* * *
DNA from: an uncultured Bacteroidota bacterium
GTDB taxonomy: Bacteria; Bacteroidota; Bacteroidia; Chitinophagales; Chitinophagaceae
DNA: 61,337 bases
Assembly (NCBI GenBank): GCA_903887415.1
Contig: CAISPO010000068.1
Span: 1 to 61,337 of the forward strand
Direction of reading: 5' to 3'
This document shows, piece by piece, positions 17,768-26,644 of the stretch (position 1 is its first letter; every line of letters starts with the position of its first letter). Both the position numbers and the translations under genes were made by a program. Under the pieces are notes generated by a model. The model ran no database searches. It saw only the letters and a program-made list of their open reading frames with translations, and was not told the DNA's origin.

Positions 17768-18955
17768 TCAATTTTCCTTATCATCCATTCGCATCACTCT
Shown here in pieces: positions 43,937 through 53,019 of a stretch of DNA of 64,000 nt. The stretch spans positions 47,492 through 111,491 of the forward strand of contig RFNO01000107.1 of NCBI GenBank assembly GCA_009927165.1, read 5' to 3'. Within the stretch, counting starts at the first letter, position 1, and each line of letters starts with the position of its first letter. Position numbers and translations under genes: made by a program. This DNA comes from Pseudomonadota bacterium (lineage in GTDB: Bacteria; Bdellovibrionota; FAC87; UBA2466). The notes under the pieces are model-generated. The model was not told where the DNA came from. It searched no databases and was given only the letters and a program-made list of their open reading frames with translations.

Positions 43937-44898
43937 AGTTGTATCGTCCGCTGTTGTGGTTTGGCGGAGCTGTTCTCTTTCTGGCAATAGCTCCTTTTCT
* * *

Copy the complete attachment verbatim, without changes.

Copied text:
DNA from: an uncultured Bacteroidota bacterium
GTDB taxonomy: Bacteria; Bacteroidota; Bacteroidia; Chitinophagales; Chitinophagaceae
DNA: 61,337 bases
Assembly (NCBI GenBank): GCA_903887415.1
Contig: CAISPO010000068.1
Span: 1 to 61,337 of the forward strand
Direction of reading: 5' to 3'
This document shows, piece by piece, positions 17,768-26,644 of the stretch (position 1 is its first letter; every line of letters starts with the position of its first letter). Both the position numbers and the translations under genes were made by a program. Under the pieces are notes generated by a model. The model ran no database searches. It saw only the letters and a program-made list of their open reading frames with translations, and was not told the DNA's origin.

Positions 17768-18955
17768 TCAATTTTCCTTATCATCCATTCGCATCACTCT
Shown here in pieces: positions 43,937 through 53,019 of a stretch of DNA of 64,000 nt. The stretch spans positions 47,492 through 111,491 of the forward strand of contig RFNO01000107.1 of NCBI GenBank assembly GCA_009927165.1, read 5' to 3'. Within the stretch, counting starts at the first letter, position 1, and each line of letters starts with the position of its first letter. Position numbers and translations under genes: made by a program. This DNA comes from Pseudomonadota bacterium (lineage in GTDB: Bacteria; Bdellovibrionota; FAC87; UBA2466). The notes under the pieces are model-generated. The model was not told where the DNA came from. It searched no databases and was given only the letters and a program-made list of their open reading frames with translations.

Positions 43937-44898
43937 AGTTGTATCGTCCGCTGTTGTGGTTTGGCGGAGCTGTTCTCTTTCTGGCAATAGCTCCTTTTCT